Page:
Thursday, March 19, 2009

Pulled In Two Directions

Racism—not an issue that was directly addressed in the movie Shaft, but definitely an ever-present, underlying theme. Several instances and situations really stood out to me: Shaft’s “white man’s” job and “black man’s” attitude, his witty white jokes, and the conflict between the white mob and the black gang were just a few of them. I took Adam Frank’s class on race for Honors Core III, and since then, I’ve been more sensitive to things such as racial jokes and issues—perhaps too sensitive. Nevertheless, that is where my mind went when watching this film.

The main issue, I believe, was that Shaft was continually trying to bridge the gap between his profession and his culture. His coworkers never seemed to be able to trust him. They continually doubted his motives. It seemed like his “brothers” considered him a traitor, and were also unsure of Shaft’s intentions. This was made excruciatingly apparent when in response to something Ben says, Shaft replies, “I ain’t no Judas.” It seemed as if Shaft was considered too “white” for the black gangs to trust, and too “black” for the majority of his coworkers. However, there was one specific interaction with his friend on the police force, Lt. Victor Androzzi. Androzzi tells Shaft that he “is not so black” while holding a black pen to Shaft’s face. Shaft replies with, “You aren’t so white yourself,” and holds a white mug to Androzzi’s face. To me, this was an obvious racial relations situation that was placed in the film to make a statement. Perhaps that we are less of what we think we are and more similar to what we think we are not. That the two colors—black and white—in mankind, are more similar rather than opposites.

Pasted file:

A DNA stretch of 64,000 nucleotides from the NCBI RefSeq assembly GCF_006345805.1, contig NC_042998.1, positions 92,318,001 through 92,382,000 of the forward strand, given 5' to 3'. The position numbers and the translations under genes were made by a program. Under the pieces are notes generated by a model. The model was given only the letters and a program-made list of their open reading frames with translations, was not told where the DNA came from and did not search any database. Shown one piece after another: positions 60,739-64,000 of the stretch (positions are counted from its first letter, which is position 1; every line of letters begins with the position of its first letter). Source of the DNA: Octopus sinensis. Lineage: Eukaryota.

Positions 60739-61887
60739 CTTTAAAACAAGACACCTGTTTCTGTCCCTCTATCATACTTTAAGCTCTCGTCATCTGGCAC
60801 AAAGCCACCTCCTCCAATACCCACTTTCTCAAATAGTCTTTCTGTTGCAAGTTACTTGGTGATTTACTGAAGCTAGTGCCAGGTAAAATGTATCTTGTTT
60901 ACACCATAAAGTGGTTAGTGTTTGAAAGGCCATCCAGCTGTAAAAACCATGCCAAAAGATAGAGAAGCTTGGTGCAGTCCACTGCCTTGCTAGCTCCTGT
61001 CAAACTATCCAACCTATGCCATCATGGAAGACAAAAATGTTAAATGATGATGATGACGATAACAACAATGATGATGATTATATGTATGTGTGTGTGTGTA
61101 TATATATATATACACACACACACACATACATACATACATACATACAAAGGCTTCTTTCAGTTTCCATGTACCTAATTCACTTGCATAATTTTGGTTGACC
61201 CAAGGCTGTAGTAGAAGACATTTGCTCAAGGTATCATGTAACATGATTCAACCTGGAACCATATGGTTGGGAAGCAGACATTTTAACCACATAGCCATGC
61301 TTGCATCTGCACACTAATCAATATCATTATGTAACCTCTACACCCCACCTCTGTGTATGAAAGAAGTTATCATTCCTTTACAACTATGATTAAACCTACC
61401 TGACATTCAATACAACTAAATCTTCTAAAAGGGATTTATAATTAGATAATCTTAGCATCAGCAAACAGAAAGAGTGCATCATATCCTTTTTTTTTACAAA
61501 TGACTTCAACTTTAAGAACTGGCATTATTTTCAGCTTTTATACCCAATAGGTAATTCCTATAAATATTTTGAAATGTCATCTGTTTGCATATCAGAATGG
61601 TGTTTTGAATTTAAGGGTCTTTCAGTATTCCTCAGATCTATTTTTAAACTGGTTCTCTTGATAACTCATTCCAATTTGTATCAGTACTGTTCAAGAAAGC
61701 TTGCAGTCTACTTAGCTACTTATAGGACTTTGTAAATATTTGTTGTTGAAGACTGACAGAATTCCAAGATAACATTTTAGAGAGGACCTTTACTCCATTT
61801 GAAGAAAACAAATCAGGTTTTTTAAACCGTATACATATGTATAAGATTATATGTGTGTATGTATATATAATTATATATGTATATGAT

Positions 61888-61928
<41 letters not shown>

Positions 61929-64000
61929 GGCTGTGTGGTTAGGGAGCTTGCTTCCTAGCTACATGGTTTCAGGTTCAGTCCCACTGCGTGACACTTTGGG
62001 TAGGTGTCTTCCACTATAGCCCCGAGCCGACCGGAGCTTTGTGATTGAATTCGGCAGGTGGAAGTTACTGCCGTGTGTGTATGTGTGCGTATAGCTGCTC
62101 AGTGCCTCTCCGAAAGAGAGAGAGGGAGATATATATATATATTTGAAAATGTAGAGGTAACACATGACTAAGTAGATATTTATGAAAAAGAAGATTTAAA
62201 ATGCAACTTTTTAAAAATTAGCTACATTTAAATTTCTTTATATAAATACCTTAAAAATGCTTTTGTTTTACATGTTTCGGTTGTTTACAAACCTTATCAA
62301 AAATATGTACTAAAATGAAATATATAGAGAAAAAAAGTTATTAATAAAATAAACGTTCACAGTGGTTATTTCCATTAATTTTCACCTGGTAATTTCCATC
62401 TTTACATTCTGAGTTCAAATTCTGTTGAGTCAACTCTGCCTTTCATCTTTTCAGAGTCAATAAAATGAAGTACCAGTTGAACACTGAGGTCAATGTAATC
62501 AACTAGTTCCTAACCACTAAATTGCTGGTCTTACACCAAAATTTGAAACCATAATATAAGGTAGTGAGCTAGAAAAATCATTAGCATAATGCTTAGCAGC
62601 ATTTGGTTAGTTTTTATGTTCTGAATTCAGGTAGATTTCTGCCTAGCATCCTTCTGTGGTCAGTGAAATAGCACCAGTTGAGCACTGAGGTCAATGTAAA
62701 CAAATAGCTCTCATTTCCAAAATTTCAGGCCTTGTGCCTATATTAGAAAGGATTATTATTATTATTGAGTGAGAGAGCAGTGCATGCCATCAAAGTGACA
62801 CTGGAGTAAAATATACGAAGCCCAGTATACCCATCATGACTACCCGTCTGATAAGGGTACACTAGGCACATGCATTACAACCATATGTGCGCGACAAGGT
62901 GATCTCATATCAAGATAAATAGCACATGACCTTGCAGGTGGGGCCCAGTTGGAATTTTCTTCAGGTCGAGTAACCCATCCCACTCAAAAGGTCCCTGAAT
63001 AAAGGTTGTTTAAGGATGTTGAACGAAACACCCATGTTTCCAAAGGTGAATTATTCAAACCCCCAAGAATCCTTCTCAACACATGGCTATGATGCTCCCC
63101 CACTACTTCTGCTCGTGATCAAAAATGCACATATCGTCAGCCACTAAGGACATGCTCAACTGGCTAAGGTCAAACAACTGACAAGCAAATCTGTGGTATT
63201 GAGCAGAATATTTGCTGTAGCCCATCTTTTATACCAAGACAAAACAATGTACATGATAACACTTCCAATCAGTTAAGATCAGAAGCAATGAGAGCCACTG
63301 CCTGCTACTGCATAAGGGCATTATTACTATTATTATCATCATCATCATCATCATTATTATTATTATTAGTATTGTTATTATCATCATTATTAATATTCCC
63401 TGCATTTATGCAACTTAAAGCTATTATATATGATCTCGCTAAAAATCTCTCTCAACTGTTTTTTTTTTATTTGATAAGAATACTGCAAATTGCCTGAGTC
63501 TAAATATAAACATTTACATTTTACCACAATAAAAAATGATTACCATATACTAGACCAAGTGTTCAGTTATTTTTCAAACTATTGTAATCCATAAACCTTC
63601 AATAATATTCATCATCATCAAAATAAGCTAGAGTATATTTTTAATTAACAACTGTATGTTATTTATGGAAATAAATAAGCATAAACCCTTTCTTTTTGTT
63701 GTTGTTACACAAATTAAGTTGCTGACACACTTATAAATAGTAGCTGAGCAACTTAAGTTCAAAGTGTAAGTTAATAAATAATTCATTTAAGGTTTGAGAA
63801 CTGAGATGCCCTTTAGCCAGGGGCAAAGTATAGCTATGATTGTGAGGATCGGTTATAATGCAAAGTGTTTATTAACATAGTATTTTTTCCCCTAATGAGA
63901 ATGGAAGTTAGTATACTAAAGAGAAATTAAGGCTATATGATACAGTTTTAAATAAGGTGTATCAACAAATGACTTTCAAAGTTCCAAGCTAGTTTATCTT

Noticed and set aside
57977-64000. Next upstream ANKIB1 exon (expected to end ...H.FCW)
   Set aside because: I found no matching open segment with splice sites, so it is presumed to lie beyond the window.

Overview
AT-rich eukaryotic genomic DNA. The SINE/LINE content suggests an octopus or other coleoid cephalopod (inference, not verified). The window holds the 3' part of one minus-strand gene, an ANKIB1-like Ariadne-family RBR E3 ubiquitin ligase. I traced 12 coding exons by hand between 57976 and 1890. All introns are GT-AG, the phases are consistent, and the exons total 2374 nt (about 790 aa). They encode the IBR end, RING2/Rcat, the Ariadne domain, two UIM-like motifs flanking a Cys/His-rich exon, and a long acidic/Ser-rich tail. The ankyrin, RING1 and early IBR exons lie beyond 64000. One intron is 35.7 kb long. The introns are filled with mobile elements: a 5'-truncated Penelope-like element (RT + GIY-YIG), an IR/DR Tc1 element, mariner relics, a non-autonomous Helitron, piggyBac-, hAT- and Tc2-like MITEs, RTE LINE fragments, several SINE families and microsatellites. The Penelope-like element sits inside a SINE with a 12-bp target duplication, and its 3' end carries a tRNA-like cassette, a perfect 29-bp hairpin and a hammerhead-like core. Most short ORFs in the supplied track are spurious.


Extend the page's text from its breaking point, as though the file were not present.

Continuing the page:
Another thing that really stood out to me, was how Shaft was continually making white jokes, especially towards his white coworkers. Granted, they were funny, but I did wonder what the motives or thought processes were behind them. I came up with one solution: he was trying to separate himself. He wanted to differentiate between himself and the white men he worked with. Maybe this was a result of the outcast he had become in the parts of the black society, maybe not. Perhaps Shaft simply desired to be known as separate—as an entity set apart. I believe he attained that. Shaft did distance himself from both “sides”—white and black—but in doing so, I believe he gained respect from both also.


  1. If what you say is true, why didn't this message that black and white translate into latter blaxplotation films?

  2. Interesting take on the underlying tones of the film. You're right to point out the racism in the film because it's certainly there. You've thought about it enough to realize that Shaft wasn't a victim of his white co-workers, but his black "brethren" as well. Do you think the director and the writers were getting at something far deeper than the divisions of skin color?

    Regarding your comment about becoming "too" sensitive to racism, that's actually a constant argument that I hear about racial studies. If we study race, we become race-conscious, and those who had fewer prejudices based on race (because no one is without prejudice) beforehand see it more often and are often more sensitive to it. I believe race studies are very important, but it's a very fair question to ask if the effect they are having is what is desired.